When they brought my food out, there was a little cup of coleslaw on the side.  I quickly checked to make sure none of the food had touched it and I immediately moved it to the far edge of my table where it couldn't cause any mischief.  The clam chowder was better than I expected, the fish was pretty good when the right ratio of tartar sauce was applied, and the fries - I mean "chips" - were about average.  But the WiFi connection was superb and since it was all-you-can eat, I always had food in front of me while I was watching what Agent Coulson was getting up to.  But that coleslaw cup kept staring at me, and I kept wondering if it had any purpose other than to unnerve me.  I did learn that all-I-*should*-eat was two small fish fillets, one serving of "chips," and one bowl of chowder.  All-I-*can*-eat is a little less than twice that much.

But why do they put the coleslaw on there?  Is it some sort of weird FDA requirement?  I've been back to Skippers several times, and yesterday I overheard the server at the next booth apologize for forgetting one of the coleslaw cups.  To my amazement, I heard one of the group say that he wanted it.  What?!  I couldn't ignore this.  I just had to know what he was going to do with it.  After an appropriate interval I got up with the pretense of refilling my soda, making sure to casually glance over to get a look at this strange person and see if I could discover his diabolical plan.  To my utter horror, he had a fork and was actually putting the stuff in his mouth!  Then, and I am not making this up, his mouth started making chewing motions and I swear I saw his Adam's apple move as if he had swallowed it. And he just sat there, cool as a cucumber, as if he were not doing something unimaginably repulsive.  I don't know how the rest of his group could sit in such close proximity to him.  They must be his minions.  This won't stop me from going back to Skippers because there are still limited restaurants that have good WiFi.  But I'm definitely keeping a wary eye out for that coleslaw guy.  Someone like that could be capable of just about anything.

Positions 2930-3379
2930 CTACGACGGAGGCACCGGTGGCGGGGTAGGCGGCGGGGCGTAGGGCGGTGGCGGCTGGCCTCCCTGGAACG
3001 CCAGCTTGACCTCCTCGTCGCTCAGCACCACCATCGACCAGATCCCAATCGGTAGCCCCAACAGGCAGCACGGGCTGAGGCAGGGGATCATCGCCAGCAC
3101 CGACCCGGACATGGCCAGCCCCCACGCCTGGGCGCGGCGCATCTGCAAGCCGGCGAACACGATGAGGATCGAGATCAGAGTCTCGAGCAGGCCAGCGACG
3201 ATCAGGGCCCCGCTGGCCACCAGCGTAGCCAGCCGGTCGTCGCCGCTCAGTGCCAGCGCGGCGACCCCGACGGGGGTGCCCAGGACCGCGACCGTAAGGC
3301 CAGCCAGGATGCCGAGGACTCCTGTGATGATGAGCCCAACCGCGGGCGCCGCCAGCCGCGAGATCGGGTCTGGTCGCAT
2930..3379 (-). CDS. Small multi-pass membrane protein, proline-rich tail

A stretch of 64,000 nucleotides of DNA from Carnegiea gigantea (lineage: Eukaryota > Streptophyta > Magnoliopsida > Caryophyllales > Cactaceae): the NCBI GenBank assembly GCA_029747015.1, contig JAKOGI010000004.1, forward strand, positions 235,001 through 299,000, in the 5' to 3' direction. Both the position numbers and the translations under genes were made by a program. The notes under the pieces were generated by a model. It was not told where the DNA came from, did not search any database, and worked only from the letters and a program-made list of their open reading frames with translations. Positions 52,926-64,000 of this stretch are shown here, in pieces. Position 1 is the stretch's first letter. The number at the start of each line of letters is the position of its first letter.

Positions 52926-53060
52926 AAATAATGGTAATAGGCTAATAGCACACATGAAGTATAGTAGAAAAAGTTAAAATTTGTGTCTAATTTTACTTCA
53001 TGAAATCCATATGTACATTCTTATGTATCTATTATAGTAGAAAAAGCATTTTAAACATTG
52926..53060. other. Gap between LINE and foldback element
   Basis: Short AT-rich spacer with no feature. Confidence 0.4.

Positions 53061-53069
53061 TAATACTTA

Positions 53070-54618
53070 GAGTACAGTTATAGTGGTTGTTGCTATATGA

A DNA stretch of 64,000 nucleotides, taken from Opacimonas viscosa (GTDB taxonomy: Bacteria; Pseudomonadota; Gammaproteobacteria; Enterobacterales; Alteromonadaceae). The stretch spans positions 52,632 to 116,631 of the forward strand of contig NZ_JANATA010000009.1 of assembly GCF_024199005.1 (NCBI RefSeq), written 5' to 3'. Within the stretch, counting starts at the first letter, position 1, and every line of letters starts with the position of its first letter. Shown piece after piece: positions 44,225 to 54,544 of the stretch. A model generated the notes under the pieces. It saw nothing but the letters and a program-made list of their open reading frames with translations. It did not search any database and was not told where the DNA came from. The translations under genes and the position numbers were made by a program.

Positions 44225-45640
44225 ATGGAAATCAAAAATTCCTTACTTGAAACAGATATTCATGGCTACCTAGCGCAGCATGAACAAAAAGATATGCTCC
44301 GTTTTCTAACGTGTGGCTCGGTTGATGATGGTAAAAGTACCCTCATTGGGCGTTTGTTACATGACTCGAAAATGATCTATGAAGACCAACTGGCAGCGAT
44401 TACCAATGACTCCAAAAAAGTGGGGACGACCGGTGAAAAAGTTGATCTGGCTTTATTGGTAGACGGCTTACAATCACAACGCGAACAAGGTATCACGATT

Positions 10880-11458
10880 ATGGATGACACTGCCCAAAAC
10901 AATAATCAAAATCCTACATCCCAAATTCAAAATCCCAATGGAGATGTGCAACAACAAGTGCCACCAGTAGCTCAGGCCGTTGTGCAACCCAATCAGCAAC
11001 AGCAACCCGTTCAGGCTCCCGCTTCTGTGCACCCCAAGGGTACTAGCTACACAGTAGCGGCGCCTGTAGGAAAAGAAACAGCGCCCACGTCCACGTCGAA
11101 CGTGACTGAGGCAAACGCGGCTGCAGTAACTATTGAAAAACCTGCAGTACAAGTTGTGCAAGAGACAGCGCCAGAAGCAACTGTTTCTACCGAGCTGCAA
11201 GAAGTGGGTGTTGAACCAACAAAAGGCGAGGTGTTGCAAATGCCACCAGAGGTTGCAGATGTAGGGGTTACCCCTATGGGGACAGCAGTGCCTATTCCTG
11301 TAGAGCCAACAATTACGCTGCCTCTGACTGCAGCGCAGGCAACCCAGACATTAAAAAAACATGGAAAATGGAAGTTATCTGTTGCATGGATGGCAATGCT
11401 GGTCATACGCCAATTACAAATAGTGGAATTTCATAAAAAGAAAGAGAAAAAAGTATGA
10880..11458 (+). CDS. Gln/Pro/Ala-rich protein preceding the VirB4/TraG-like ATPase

Tuesday, June 16, 2015

Dad Can Cook - You can really taste the scratch

Being a dad of young kids is a pretty sweet gig.  They are almost always delighted to see me when I get home, and all I have to do to be a hero is make pancakes.

I grew up in a home with eight kids.  Mom did most of the cooking, which couldn't have been easy with that many mouths, many of which belonged to boys who were always hungry.  She also worked full-time as a teacher starting when I was five and the oldest was seventeen.

Mom made the very best comfort foods, the most notable being fried chicken almost every Sunday.  Occasionally she would experiment with new things, like the time she made cow tongue.  We were all weirded out by it, but we knew better than to say anything other than "thank you" and "please pass the tongue."  The oldest sibling, Biff (names have been changed), missed dinner because he was at work, or had some school thing.  When he got home, a few of us watched to see what he would do about the tongue.  He started right away on making a sandwich, sliced a few generous pieces of tongue and fell to eating his tongue sandwich.  After a few bites Fritz said, "You know that's cow tongue, right?"  Biff said, "Huh, I thought it was ham." And then he just kept right on eating.